Wednesday, May 14, 2014

Plan for Immunotherapy

We meet with Jack's doctor today to discuss the plan and schedule for Immunotherapy. We flipped through the 20 page protocol parental consent booklet, went over appointments for tests/labs before treatment, schedule of treatment itself and have our summer and fall is all mapped out.* 
(* of course everything is subject to change, but fingers crossed we stick to the plan.) 
No scans/tests/labs until May 27-29, bone marrow biopsy and other tests are on June 2 and we start treatment June 16th. (There are more appointments and tests sprinkled in here too, hearing, pulmonary, radiation follow-up, etc.)

Here's a really, really brief run down of what Immunotherapy is- it's using the body's immune system to help fight the residual cancer that is still left. Monoclonal antibodies are proteins that are made in the lab. (Ch14.18) These guys are designed to attach to the Neuroblastoma cancer cell and then the body's immune system is stimulated to attack and kill the neuroblastoma cells. Drugs that are used in this treatment are: Ch14.18, Aldesleukin (IL-2), GM-CSF and Isotretinoin (cis-RA). Depending on the week he's inpatient, he will be getting different drugs... oh and those Neupogen shots again, grrrrr.

With Immunotherapy, all our hospital admissions are inpatient stays -  Monday - Friday. (There are seven hospital admissions with a few weeks in-between stays at home for recovery) I think the biggest side effect to this is treatment is pain. (When getting drugs Ch14.18 and GM-CSF.) When he's in the hospital and getting those drugs, Jack will be on a constant morphine drip and hooked up to monitors checking vitals. (patient to nurse ratio is 1:1 or 1:2) Not a fun time, but I'm told the morphine does wonders and can be increased or decreased depending of severity of pain. He kinda knows it's not going to be a fun time, but we'll get through it. (I may have to use bribery and iTunes gift cards to make it through our week stays.)

So, in short, June through Thanksgiving, we'll be busy with this phase of treatment.

All and all, we are starting to see the light at the end of the tunnel. The last nine months have been filled with so many emotions, sometimes indescribable. We are so thankful and feel blessed to have an awesome family, friends and coworkers that have supported us through his whirlwind journey. (Although, whirlwind journey is not exactly the word I would use to describe this event in our life, if you know what I mean. :))  Even through (hopefully) Jack will be done with treatment in November, we'll still have doctor appointments and labs for years to come to make sure that sneaky cancer doesn't come back or another cancer springs up. Damn cancer, I hate it!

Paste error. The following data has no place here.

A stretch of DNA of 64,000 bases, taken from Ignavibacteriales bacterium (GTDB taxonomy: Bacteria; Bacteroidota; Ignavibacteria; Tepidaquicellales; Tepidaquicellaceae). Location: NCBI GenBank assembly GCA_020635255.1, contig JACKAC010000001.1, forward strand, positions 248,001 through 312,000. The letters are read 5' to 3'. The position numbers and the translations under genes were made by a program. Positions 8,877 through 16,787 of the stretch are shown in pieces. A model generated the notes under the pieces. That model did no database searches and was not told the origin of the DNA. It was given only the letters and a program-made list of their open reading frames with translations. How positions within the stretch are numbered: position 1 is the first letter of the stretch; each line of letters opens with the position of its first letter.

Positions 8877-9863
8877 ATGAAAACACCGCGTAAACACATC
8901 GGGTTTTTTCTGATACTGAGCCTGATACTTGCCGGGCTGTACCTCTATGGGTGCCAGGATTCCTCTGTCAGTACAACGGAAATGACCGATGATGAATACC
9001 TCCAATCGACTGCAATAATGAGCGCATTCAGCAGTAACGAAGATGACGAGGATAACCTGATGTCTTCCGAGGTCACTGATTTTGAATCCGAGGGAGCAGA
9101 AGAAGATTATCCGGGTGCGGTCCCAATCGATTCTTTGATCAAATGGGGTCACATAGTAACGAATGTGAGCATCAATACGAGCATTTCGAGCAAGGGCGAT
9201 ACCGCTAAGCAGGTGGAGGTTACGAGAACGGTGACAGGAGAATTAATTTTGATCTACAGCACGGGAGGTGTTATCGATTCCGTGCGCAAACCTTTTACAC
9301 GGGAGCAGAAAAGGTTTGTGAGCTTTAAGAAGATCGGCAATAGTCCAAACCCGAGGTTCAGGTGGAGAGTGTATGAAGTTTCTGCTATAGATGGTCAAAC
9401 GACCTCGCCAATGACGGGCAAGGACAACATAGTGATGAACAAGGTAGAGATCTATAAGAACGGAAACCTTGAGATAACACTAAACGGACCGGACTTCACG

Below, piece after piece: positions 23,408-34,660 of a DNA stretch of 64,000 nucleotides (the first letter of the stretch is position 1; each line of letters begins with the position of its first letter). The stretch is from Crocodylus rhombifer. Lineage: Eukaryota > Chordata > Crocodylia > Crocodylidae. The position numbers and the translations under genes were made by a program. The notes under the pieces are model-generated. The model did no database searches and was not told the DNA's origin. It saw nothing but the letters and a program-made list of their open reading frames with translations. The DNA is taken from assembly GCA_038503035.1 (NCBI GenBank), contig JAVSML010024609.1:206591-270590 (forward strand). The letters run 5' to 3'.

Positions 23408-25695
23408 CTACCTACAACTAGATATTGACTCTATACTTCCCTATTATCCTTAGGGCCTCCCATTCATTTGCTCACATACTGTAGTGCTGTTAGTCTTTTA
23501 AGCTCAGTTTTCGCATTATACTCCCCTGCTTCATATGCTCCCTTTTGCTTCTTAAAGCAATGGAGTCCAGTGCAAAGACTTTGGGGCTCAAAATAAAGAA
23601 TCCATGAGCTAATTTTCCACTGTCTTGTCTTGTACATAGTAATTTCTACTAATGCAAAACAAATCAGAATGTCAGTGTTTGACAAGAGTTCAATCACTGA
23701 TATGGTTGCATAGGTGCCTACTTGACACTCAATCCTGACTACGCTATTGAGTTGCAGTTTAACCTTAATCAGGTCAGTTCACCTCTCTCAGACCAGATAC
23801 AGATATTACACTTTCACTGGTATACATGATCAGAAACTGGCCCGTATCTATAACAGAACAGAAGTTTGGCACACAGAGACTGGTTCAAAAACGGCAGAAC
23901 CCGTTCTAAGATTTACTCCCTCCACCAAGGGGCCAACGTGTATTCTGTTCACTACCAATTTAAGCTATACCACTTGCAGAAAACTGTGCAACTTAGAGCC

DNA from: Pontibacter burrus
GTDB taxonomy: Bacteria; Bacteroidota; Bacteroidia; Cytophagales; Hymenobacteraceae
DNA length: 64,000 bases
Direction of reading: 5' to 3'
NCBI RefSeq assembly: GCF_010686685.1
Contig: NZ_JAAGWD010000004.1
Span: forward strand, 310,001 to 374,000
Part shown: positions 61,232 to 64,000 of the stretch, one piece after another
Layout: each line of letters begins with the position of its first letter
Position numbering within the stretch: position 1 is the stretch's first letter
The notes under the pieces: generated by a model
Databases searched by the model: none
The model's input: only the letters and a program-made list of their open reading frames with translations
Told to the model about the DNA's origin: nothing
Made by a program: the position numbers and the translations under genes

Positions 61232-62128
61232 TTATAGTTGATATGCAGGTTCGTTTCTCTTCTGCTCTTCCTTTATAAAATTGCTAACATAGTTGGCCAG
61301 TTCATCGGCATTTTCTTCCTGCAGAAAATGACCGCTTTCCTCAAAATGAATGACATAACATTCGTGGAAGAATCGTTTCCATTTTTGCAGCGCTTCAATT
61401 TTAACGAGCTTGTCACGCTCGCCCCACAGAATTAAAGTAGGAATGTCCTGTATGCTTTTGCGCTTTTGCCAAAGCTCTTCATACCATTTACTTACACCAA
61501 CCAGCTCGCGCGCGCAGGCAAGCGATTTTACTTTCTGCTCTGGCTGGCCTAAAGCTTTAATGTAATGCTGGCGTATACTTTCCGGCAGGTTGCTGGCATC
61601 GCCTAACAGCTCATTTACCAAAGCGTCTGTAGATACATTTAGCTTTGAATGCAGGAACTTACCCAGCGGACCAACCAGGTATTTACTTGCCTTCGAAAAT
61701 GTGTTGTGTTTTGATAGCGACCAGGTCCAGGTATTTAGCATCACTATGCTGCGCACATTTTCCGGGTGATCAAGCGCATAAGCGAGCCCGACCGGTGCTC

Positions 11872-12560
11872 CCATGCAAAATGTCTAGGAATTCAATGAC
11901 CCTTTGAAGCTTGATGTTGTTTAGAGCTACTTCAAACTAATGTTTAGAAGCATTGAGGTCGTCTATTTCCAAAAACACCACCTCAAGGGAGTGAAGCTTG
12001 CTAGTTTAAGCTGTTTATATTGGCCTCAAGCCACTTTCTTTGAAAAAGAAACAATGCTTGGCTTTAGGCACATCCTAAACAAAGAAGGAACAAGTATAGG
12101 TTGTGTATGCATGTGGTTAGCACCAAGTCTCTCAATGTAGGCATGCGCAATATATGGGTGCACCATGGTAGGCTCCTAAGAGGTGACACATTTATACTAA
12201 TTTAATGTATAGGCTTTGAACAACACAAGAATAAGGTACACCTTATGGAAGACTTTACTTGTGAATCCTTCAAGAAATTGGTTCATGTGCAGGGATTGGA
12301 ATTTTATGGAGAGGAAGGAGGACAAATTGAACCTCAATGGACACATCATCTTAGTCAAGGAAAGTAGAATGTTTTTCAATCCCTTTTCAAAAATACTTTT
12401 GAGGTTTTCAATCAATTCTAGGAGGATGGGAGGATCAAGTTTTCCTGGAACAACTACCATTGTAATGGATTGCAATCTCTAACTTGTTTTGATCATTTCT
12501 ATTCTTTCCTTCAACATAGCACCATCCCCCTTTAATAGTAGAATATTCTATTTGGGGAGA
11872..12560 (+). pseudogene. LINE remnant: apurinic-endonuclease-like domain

Today I'm super thankful for:

- labs came back good today! No infusions. 
- weight going up - 43.4 lbs.
- Jack is able to attend school for a fews hours the last few days of school! Yippie! He has been begging and pleading to go school. Even though they don't let kids go back until after Day 100, his labs look good, he has a cute smile and did some sweet talking to the doctor. I'm happy, but also it worries me that his immune system is still out of wack and all his infant immunizations have been wiped clean. I'll keep close communication with his teacher and school nurse if any kids are sick or there is an outbreak of chicken pox or what ever. Kinda of a bummer - I don't think he'll be able to go to school in August, but hopefully at the end of October. 
- his hair and eyelashes are starting to grow back. He looks like a little old man. Bald on top, thin on the sides. (Apple doesn't fall far from the tree, apparently.)

- Joke of the day: What kind of gun would a bee use? 
BB gun! 

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